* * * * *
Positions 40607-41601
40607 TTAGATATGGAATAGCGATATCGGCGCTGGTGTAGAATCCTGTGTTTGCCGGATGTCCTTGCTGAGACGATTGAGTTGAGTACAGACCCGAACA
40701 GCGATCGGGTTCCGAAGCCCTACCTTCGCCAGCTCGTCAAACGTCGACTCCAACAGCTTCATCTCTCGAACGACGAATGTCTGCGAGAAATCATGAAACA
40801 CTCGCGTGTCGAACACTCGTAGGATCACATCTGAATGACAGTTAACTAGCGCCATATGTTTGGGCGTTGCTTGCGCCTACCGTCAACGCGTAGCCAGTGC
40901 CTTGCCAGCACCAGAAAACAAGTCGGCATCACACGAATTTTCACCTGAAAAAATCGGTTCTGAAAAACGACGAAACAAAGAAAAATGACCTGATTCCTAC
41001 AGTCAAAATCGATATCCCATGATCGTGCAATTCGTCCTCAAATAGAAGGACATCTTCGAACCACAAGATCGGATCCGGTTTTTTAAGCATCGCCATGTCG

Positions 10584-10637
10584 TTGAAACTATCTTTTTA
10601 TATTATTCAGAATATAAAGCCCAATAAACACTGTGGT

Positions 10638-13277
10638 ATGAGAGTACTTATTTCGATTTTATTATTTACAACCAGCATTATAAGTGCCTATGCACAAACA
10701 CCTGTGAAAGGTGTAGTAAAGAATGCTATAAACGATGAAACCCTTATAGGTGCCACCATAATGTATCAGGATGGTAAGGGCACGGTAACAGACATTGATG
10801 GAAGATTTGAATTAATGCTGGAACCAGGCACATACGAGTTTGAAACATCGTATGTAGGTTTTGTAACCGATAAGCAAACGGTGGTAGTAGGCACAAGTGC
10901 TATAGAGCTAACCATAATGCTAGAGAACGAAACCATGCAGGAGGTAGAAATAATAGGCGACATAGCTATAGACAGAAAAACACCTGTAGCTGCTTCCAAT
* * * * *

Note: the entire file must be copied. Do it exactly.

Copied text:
Positions 40607-41601
40607 TTAGATATGGAATAGCGATATCGGCGCTGGTGTAGAATCCTGTGTTTGCCGGATGTCCTTGCTGAGACGATTGAGTTGAGTACAGACCCGAACA
40701 GCGATCGGGTTCCGAAGCCCTACCTTCGCCAGCTCGTCAAACGTCGACTCCAACAGCTTCATCTCTCGAACGACGAATGTCTGCGAGAAATCATGAAACA
40801 CTCGCGTGTCGAACACTCGTAGGATCACATCTGAATGACAGTTAACTAGCGCCATATGTTTGGGCGTTGCTTGCGCCTACCGTCAACGCGTAGCCAGTGC
40901 CTTGCCAGCACCAGAAAACAAGTCGGCATCACACGAATTTTCACCTGAAAAAATCGGTTCTGAAAAACGACGAAACAAAGAAAAATGACCTGATTCCTAC
41001 AGTCAAAATCGATATCCCATGATCGTGCAATTCGTCCTCAAATAGAAGGACATCTTCGAACCACAAGATCGGATCCGGTTTTTTAAGCATCGCCATGTCG

Positions 10584-10637
10584 TTGAAACTATCTTTTTA
10601 TATTATTCAGAATATAAAGCCCAATAAACACTGTGGT

Positions 10638-13277
10638 ATGAGAGTACTTATTTCGATTTTATTATTTACAACCAGCATTATAAGTGCCTATGCACAAACA
10701 CCTGTGAAAGGTGTAGTAAAGAATGCTATAAACGATGAAACCCTTATAGGTGCCACCATAATGTATCAGGATGGTAAGGGCACGGTAACAGACATTGATG
10801 GAAGATTTGAATTAATGCTGGAACCAGGCACATACGAGTTTGAAACATCGTATGTAGGTTTTGTAACCGATAAGCAAACGGTGGTAGTAGGCACAAGTGC
10901 TATAGAGCTAACCATAATGCTAGAGAACGAAACCATGCAGGAGGTAGAAATAATAGGCGACATAGCTATAGACAGAAAAACACCTGTAGCTGCTTCCAAT